BAR HARBOR — Most years on Mount Desert Island, there’s a very busy few weeks at the end of the tourist season as many students and teachers balance summer jobs that are not over yet with schoolwork that has begun.
This year, that overlap of the tourist season and the school year was a major factor in the decision to postpone the start of in-person instruction until at least late September given the unknowns about spread of the coronavirus.
On Monday, the school system board approved the recommendation to begin school Sept. 8 with all students participating remotely and all teachers and staff reporting to work in the buildings. Administrators and school boards plan to monitor public health data and possibly return some students to the buildings on or before Sept. 25; individual schools and local boards may decide to return sooner. A remote-only option will also be available.
“We have considerable feedback from parents and staff recommending a remote-only start to the 2020-2021 school year, despite being in a “green” zone (designated by the state Department of Education), because of the unknown potential impact of travel and tourism,” according to a presentation prepared by school system staff.
Superintendent Marc Gousse also cited the recent concern about “asking visitors to voluntarily report” if they receive a positive COVID-19 test after arriving here as part of why he recommended the delay.
The decision came at a school system board meeting Monday after many hours of work by advisory committees for the district and each school, surveys of staff and families, a three-hour workshop held by the school system board and 150 pages of written public comment from teachers, parents and students.
“If everyone goes away a little angry, we’ve made a good compromise,” board member Lilea Simis said.
A second reason for the remote start is to give time for independent evaluations of health and safety needs in the school buildings themselves. A contract for that work has been awarded, Gousse said, but it won’t be complete before the start of the school year.
At the workshop Thursday, Simis said a lot of teachers don’t feel safe returning in person, and “what’s best for our students is having faculty and staff who feel safe.”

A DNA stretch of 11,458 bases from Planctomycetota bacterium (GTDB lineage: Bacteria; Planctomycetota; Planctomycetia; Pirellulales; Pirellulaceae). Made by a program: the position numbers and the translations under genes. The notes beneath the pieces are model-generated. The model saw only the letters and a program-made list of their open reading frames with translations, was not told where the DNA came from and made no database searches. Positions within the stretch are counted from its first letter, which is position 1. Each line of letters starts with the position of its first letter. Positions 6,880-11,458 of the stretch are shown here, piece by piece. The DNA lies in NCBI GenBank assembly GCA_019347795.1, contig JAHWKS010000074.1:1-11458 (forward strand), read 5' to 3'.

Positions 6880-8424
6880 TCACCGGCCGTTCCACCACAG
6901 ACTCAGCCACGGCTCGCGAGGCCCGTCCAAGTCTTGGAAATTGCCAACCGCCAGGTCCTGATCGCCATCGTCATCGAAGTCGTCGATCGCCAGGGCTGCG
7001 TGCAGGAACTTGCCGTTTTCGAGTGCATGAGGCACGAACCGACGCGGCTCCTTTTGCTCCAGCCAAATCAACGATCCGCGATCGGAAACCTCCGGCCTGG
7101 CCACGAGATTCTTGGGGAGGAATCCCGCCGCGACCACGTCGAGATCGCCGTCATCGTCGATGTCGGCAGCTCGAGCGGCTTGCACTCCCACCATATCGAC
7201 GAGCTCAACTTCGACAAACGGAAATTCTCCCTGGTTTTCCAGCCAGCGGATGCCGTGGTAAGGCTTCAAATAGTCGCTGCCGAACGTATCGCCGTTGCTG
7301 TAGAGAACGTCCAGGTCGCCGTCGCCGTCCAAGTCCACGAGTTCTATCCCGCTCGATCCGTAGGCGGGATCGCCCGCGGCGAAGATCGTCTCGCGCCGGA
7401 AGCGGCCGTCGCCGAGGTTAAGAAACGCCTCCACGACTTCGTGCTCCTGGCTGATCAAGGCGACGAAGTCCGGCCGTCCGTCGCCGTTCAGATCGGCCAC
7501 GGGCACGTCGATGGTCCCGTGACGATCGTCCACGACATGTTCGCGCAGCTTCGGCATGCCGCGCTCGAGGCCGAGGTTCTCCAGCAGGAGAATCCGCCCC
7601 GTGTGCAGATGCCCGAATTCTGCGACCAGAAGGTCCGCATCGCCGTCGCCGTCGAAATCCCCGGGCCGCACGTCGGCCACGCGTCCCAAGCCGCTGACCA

Some argued that many students and others in the community are safely working this summer and school will be at least as safe as those environments. In an email, Conners Emerson teacher Michael Fournier responded, “Classrooms are not built like inns or restaurants. Learning in a classroom is not like a dining experience. With learning, there is sharing of stories, hours of face–to–face conversations, breakthroughs and breakdowns.”
At the meeting Monday, MDI High School Principal Matt Haney acknowledged the concerns. “Students are very good at sensing any sort of anxiety,” he said, but that’s why the plan is to give teachers and staff a few weeks in the buildings first to find their feet and get their questions answered in order to be ready to welcome students with confidence. It will give teachers, staff and administrators a chance “to put our eyes on each other and talk through how we work through those fears.”
“It’s okay to be scared,” Swan’s Island School Principal Crystal DeGraca said. “It’s our job to pave that pathway to the new normal. It’s not going to be the Industrial Age learning that we have been fighting so hard to get rid of anyway.”
“Education and childcare aren’t the same thing,” Gousse said. “But it’s also a reality that many parents (of younger children) can’t go back to work if their kids aren’t in school.”